St. Andrew's host long-time Taftians and quinoa and conversation
(Editor's note: Rev. Heather Mueller is the priest-in-charge at St. Andrew's Episcopal Church. She invited some long-time Taft residents to gather last week and share stories about growing up in Taft and the community's rich history. Here is her account).
One of the first things I did when I came to Taft in June of 2013 was to visit the Oil Museum. As I got to know people in this town I became very aware of the interest in the history. Many of the people here in Taft have lived here all or most of their lives and the connections to events and experiences in the past days, abound.
I began to hear the stories of school days and childhoods so I thought it would be great fun to hear the longtime residents remember their former days in Taft. I looked forward to the opportunity to hear the stories which came out of the memories and lives like moments of gold.
The gathering took place at St Andrew's Episcopal Church on May 9 and we started with sharing a meal.
Bud Robert Sewell and his wife Carol came down from Ridgecrest.
Esther Dopyera Livingston, Don Maxwell, Verna Rees Black, Bill Black and Don Maxwell joined, too, and all had some wonderful stories to tell. Doug Keeler was present and took some wonderful photos of the people at the gathering.
Mabel Mitchell was not able to come but she has shared many moments. She lived 7 miles away from Taft in the Honolulu Hills with her big family and Lierly's plunge was an important part of her childhood. Mabel speaks about the Basque sheep herders who would regularly come past her home and the ways her mother showed kindness to these people. It was very often that her mother would provide meals for all sorts of travelers and people with broken down cars.
Esther Dopyera (a Slavic name) Livingston tells us that her father was a builder of the wooden derricks. There were 6 men on the crew and they could get one built for Standard Oil in about a week. Esther had 5 siblings and she lived at 219 Oak street when she was a girl.
Esther spoke of A. W. Noon and his role as Supervisor for the 4th District, the planning he did for the Itinerant workers housing project and his role at the radio store. The daughter of A.W Noon, Frances Noon Damon, has placed a bench in his memory at the Oil Museum and the organ at St. Andrew's Church is given in his name. She still comes regularly to Taft from Dana Point because she is involved in the ongoing care of Noon Park.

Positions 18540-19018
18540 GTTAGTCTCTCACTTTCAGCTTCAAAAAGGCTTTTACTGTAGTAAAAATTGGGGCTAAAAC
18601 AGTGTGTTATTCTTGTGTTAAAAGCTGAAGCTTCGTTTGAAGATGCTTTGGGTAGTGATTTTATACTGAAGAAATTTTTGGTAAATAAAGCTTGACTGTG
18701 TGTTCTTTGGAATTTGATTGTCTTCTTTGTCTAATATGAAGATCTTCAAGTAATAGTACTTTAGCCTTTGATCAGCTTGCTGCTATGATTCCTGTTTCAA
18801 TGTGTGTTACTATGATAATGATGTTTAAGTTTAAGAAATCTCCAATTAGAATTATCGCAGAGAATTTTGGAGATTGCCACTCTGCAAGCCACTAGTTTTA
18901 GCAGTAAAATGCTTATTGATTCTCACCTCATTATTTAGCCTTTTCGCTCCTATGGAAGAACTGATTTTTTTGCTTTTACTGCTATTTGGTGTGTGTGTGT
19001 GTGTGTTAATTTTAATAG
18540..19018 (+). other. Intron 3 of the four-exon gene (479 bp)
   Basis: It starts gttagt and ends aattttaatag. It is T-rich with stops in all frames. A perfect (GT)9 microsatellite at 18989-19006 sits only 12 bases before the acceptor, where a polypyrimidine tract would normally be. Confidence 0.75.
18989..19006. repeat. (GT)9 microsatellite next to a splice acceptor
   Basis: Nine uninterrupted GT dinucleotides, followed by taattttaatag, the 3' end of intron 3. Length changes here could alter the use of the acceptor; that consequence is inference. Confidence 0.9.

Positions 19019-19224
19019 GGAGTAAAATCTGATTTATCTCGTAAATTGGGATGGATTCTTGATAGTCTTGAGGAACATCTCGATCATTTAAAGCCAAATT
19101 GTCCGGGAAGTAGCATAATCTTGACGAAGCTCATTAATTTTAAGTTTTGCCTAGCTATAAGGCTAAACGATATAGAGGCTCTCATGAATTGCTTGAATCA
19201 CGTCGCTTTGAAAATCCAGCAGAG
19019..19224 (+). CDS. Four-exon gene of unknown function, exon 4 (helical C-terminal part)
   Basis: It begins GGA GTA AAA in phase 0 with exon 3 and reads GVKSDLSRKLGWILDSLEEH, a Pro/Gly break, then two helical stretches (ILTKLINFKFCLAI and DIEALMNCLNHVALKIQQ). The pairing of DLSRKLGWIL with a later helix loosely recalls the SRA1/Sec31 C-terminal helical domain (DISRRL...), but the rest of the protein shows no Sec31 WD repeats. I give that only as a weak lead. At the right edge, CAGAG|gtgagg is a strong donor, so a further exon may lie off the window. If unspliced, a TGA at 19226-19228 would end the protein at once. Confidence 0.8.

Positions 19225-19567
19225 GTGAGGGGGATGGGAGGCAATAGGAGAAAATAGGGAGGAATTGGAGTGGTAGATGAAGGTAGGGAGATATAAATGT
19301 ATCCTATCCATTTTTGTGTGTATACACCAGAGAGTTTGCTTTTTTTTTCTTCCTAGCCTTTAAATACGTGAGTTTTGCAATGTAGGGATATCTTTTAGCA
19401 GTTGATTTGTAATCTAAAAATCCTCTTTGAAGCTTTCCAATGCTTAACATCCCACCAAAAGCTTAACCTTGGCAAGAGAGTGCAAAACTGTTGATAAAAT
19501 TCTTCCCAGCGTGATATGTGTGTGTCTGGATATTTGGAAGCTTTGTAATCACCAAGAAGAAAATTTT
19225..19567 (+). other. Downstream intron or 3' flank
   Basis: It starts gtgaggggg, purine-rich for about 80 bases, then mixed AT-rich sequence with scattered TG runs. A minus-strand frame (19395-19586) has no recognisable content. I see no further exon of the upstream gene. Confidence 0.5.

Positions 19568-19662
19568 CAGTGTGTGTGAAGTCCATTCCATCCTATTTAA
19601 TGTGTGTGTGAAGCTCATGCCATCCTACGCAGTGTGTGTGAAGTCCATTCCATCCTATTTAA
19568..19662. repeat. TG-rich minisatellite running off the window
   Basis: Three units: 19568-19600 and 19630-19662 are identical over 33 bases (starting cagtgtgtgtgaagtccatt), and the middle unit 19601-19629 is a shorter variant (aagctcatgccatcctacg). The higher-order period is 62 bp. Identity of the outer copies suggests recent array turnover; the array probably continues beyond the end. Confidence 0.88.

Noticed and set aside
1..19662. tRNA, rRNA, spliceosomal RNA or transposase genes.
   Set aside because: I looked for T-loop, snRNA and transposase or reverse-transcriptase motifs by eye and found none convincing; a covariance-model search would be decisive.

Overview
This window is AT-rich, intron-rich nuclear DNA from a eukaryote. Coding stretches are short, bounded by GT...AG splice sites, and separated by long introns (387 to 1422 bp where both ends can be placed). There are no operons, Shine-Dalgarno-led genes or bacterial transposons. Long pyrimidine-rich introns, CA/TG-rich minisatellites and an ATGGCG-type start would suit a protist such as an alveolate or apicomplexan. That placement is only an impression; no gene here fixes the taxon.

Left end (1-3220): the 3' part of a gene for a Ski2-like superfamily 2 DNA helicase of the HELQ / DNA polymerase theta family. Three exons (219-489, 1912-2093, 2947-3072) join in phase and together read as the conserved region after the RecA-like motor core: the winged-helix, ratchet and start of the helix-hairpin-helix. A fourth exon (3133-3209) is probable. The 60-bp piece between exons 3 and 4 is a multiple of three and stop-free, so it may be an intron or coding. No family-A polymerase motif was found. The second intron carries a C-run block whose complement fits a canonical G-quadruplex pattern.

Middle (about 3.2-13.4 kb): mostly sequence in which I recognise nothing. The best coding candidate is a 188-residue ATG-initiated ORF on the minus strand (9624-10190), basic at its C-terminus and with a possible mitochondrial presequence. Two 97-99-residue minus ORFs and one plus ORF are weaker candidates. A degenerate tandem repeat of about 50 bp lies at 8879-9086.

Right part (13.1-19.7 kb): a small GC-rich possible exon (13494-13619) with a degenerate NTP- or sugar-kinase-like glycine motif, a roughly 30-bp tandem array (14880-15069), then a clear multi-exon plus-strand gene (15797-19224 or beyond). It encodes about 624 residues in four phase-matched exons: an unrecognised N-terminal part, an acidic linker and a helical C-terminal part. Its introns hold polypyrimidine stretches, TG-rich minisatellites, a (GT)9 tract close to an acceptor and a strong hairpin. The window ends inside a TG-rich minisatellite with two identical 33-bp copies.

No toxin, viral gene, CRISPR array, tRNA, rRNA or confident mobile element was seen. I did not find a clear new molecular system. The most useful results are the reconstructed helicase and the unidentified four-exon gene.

Verna Frances Rees Black speaks of her early school days at St Mary's when she , her mother, Marie, and her sister lived on 4th Street. Verna spoke about the many ways her mother worked to provide for her daughters. She was the cook for the Fire House crew and this facility provided a place for the family to live.
The USO United Service Organization was active in 1942, and Verna's mother married a soldier from Gardner Field.
Robert “Bud” Sewell had so many good memories of Taft. He moved here in 1927 when his father was called to teach history and algebra at Taft High School. They lived at 608 Philippine Street and the house had been owned previously by a bootlegger so they witnessed some cautious knocks on their door for some time after they moved in!
His father Edward Sewell was involved in the community in many ways but one of the most memorable was his role as coach of the Taft High School Wildcat football in 1930 when they were the Valley Champions. Eight year old Robert, was the mascot for the team the two years that the team beat Bakersfield and won the Valley Championship.
Bud and his family were active members of St Andrew's. He and his mother, Pauline Stahl, sang in the choir and his mother did an enchilada dinner as a fundraiser for the church once a year.
One of the most interesting stories involves the time his mother brought Marion Anderson to sing in the Taft High School auditorium. After the concert they had to take Marion Anderson back to Bakersfield as she was not allowed to stay in Taft. This sad scenario was true for some of the athletes who came to Taft to play on various teams over the years and African American soldiers at Gardner Field were not welcome in Taft.
Bud has many memories of Taft and even earthquakes and the big flood.
Bill Black came in 1936 and his father worked for the United States Geological service. Bill has a number of memories about the lack of water in town. ( The only people with a green lawn were the Dykses and he was the doctor who could afford the water) He spoke of Taft as an island surrounded by the Jameson Trust. The people could not own land or build in those days but with his father as a contractor he was able to drive a car at an early age...17... and getting gas during the war was not a problem for him.
Don Maxwell was there and he was a great gift to have as part of the evening., As an historian he was a great help in putting some names to faces in the St Andrew's Photo albums.
Many histories have been written about Taft but the real agenda for the gathering last Friday was to get together and reminisce and have fun...That we did. It was a high spirited walk down memory lane and to hear about the connections amongst families was a great part of the fun.
We have another evening planned for June 26 at 6 p.m.
Verna Black is going to make a Cajun dinner and we are inviting everyone in the community to come. It will be in the St Andrew's Parish Hall at 703 5th street.
You are invited to come and share Taft stories or just listen and be entertained by the Long timer